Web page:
The Canadian Radio-television and Telecommunications Commission (CRTC) received 75 internet throttling complaints last year against (large and small) Internet service providers, some with multiple complaints.
The practice of traffic throttling leads to slow download speeds or trembling video streaming.
"There are providers who have had multiple complaints, but it does go the whole gamut of types of service providers," said Lynne Fancy, Director General of competition, Costing and Regulatory Implementation with the CRTC.
In a year-end status report, CRTC states that it received 75 complaints in 2012 and also measured how Internet service providers sometimes limit or slowdown traffic to manage their networks. More than half of the complaints came in the first three months of the year 2012, and then about 10 to 13 percent per quarter for the rest of 2012. Eleven active complaints as of Dec. 31 are still being investigated.
It is consumer's responsibility to report any traffic throttling complains to the CRTC, however, the process can be lengthy and complicated, noted Lindsey Pinto, communications manager with OpenMedia.ca, a non-profit advocacy organization.
"The CRTC doesn't really have strong compliance or enforcement on this so it's kind of up to the consumer to report to the CRTC when they see discriminatory practices taking place. We're going to continue to see problems until some kind of enforcement regime is put into place," she added.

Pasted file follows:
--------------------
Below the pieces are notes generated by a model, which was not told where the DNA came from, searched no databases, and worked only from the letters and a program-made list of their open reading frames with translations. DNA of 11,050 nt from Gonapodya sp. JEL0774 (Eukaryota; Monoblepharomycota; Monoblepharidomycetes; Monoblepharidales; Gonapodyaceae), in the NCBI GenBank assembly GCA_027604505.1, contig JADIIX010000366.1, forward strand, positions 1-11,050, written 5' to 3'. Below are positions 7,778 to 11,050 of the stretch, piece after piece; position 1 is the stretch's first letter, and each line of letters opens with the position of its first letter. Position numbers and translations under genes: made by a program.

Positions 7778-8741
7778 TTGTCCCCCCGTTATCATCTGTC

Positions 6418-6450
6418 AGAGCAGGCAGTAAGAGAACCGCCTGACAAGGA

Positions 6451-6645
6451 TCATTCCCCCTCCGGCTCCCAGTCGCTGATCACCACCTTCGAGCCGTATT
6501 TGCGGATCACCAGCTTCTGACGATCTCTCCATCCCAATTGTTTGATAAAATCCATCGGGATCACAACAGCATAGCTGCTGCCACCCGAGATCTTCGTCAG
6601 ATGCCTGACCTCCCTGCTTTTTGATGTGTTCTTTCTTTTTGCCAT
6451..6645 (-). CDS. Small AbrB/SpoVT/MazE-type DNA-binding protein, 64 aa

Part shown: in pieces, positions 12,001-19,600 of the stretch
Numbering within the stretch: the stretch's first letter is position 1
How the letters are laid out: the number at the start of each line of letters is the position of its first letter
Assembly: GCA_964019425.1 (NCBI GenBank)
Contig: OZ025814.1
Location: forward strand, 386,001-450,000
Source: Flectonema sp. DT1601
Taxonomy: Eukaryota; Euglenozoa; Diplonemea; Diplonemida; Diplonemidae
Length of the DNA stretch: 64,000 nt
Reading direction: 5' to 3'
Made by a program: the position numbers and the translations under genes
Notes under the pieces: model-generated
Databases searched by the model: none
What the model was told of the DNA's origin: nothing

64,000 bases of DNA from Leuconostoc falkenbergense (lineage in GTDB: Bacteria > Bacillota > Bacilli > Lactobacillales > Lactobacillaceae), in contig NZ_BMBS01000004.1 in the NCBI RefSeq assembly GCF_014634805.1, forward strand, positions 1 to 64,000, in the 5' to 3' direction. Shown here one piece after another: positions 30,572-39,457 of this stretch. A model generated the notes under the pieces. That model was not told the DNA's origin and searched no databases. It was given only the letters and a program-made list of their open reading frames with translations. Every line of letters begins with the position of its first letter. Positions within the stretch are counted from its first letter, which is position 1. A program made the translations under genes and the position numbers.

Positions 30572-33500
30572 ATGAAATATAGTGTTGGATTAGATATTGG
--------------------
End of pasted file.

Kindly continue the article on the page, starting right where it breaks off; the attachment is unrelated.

The CRTC doesn't have any power to levy fine for traffic throttling on an Internet service provider, but CRTC's Fancy says "nothing stops us from continuing to investigate from our perspective if we would suspect that there was a trend or something's happening."
The CRTC doesn't have relative statistics for 2011, but from Oct. 1, 2009 to Sept. 30, 2011 it received 67 complaints about traffic throttling. The agency then issued an information bulletin to create awareness about its practice and policies with consumers.
Ever since, several internet service providers have changed their practices to the benefit of consumers.
In a well-known instance, the Canadian Gamers Organization complained that Rorgers Communication had been slowing down the traffic for online games, which the company admitted to. However, in the last June the CRTC stated that it was sure that Rogers has stopped slowing internet gaming activities on its network.
The CRTC is equipped to call for a detailed discussion on a complaint with an internet service provider, if the company fails to respond to a complaint about traffic management or doesn't meet the terms of the CRTC guidelines.
CRTC can also request for an on-site inspection, or a third party audit, or call an internet provider to a public hearing.
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